Linda Brookes, who along with her husband has already sunk $75,057 into their Genworth policies since 1999 and would now see their premiums jump from $5,184 to $11,868 annually, was more than ready for her turn to speak. Her deeply researched presentation initially clocked in at over seven minutes, but she trimmed it to meet the forum’s initial five-minute ground rule. Then, after the list of people wanting to speak grew beyond 200, the speaking slots were cut to a mere two minutes, forcing Brookes to further condense her outrage.
“I find myself struggling to define the difference between elder financial exploitation and coercion and the premium-raising practices of Genworth and the (Maine Bureau of Insurance). It seems a very fine distinction indeed,” she said, referring not just to the latest proposed rate hike but to other increases and benefit cuts she and her husband already have endured in recent years.
Unlike many others who used their allotted time simply to vent, Brookes then quickly listed her recommendations for cleaning up this mess: Impose a moratorium on all premium increases until solutions can be found that take customers’ concerns into account. Recognize the “erosion of trust” in not just the insurance industry but also the state officials who are supposed to regulate it. Factor in the savings Genworth will realize from people who reduce their benefits to save their policies. Account for the money Genworth has saved due to policyholders dying sooner than projected from COVID-19. And finally, allow companies like Genworth to improve their cash reserves by investing in more than just the low-yield bond market.
All good ideas. Here’s another: Shift the burden of responsibility for this circus away from the policyholders and onto Genworth and the other companies who, from the outset, were far better at selling these plans than at estimating how much they’d cost. That reckoning might start at the top – as more than one speaker noted at last week’s forum, Genworth President and CEO Thomas McInerney’s annual compensation package is north of $9 million.
“This does not appear to be reflective of a company struggling to say solvent,” Brookes observed in her pre-edited comments.
It’s hard to say where all this is headed. Genworth wants its request for a rate hike wrapped up by August, although Superintendent Cioppa won’t go beyond saying it will be resolved sometime in 2022. Genworth in all likelihood won’t get all it wants – it’s up to Cioppa to determine whether the proposed new rates are “excessive and discriminatory” – but those sitting on policies still lie awake worrying how much they’re going to get soaked this time.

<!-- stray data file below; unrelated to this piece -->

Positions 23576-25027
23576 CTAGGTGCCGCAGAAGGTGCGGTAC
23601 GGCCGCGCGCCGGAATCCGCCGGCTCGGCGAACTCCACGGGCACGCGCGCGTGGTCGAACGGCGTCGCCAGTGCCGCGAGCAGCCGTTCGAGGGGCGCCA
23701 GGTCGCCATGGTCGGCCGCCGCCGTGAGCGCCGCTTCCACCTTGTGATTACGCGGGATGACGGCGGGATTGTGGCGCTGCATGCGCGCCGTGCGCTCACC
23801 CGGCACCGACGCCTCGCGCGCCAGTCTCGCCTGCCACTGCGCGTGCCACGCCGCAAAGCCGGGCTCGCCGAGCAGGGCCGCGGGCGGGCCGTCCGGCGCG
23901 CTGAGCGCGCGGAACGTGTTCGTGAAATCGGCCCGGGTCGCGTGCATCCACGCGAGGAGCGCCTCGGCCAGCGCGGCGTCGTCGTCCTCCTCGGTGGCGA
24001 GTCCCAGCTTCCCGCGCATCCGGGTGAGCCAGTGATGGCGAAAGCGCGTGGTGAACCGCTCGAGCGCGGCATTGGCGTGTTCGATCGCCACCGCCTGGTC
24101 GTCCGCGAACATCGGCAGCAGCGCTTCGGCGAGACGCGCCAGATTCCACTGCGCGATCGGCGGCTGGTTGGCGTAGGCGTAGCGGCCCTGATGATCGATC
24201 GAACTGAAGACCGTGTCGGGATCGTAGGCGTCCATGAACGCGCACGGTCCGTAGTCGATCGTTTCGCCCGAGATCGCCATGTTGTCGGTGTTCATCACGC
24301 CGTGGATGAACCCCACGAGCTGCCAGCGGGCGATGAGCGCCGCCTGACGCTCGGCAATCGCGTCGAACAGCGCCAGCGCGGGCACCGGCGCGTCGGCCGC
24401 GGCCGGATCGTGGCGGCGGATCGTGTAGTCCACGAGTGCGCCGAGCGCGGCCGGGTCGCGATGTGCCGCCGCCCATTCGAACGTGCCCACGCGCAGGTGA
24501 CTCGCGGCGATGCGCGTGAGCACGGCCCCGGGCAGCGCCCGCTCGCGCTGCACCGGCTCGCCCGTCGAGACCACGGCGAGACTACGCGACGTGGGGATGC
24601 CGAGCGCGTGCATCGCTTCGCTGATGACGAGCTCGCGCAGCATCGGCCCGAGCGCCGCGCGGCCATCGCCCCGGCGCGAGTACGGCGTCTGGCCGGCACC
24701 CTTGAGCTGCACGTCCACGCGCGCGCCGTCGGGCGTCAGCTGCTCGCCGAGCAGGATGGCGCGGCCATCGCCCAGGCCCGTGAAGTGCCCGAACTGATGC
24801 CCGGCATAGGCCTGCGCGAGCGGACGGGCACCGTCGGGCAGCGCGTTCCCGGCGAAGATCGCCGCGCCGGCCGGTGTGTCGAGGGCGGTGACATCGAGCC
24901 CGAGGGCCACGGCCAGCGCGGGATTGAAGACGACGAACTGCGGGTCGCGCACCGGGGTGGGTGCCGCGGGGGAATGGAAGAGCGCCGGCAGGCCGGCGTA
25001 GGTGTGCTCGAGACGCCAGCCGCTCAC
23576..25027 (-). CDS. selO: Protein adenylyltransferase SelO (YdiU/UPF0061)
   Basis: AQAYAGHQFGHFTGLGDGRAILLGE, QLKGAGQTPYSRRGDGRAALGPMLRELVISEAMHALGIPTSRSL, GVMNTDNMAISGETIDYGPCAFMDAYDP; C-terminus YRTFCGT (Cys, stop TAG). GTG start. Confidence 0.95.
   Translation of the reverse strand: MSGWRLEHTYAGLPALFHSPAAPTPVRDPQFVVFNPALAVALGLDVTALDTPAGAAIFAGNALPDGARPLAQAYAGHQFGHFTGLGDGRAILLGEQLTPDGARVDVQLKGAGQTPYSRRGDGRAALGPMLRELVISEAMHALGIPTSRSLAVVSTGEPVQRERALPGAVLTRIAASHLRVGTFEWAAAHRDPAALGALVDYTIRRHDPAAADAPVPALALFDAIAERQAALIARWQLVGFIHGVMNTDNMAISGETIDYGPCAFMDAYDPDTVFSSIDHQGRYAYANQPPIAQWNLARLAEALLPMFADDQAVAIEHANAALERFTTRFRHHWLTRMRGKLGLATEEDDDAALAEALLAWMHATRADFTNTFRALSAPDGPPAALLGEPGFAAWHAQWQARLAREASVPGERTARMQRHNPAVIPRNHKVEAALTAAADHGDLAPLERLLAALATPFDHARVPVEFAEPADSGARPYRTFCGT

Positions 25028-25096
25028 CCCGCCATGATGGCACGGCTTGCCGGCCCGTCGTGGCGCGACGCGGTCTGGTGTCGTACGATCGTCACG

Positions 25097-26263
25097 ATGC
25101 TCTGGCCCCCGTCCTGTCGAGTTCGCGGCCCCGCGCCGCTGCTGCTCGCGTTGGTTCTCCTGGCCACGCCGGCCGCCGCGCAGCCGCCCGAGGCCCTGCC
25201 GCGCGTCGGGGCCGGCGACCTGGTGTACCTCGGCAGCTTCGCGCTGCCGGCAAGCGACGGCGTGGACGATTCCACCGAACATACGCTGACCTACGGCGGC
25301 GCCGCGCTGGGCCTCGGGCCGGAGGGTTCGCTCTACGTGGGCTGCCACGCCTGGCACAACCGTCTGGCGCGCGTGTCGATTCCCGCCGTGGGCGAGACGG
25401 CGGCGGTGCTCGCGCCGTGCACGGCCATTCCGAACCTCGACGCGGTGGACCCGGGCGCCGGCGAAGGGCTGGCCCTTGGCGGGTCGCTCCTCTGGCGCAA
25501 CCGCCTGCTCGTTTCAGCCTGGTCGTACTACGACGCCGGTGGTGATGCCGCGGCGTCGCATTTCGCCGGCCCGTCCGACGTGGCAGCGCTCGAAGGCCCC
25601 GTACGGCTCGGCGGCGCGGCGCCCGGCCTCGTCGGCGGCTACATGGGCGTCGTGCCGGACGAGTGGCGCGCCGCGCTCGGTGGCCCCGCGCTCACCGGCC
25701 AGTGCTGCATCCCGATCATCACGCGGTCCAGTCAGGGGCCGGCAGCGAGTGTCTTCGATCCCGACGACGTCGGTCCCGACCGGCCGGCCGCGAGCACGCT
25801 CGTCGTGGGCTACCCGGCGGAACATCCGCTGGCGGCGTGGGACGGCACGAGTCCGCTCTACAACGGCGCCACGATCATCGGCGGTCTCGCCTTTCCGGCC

As Brookes put it after giving her two minutes’ worth at the forum, “The most we can do is to educate the public on an issue that has led to serious consequences for policyholders. And hope the powers that be will pick up on the opportunity to actually do some good ‘for the people’ by legislating effective barriers” to Genworth’s and other insurers’ stunning arrogance.
Late Friday, I received an email from Danielle Bolt, senior communications manager for Genworth. Most of it was a recap of what another company official had already said at Thursday’s gathering – all rooted in the reality that Genworth’s projections, like the rest of the industry’s, “played out differently than projected.”
Bolt also listed a range of options from which Genworth policyholders now can choose: Keep paying the full premium, however jacked up it turns out to be. Accept further benefit cuts in exchange for a lower (but still higher) monthly bill. Or stop paying premiums now and, if and when need arises, Genworth will pay claims up to but not exceeding the total premiums paid to date. (That last one’s a real laugher – any policyholder could have achieved the same thing simply by putting their money in a cookie jar.)
Noted Bolt, “We are focused on leveraging the touchpoints we have with our policyholders to provide education on their coverage and potential coverage needs.”
If only they’d educated themselves first.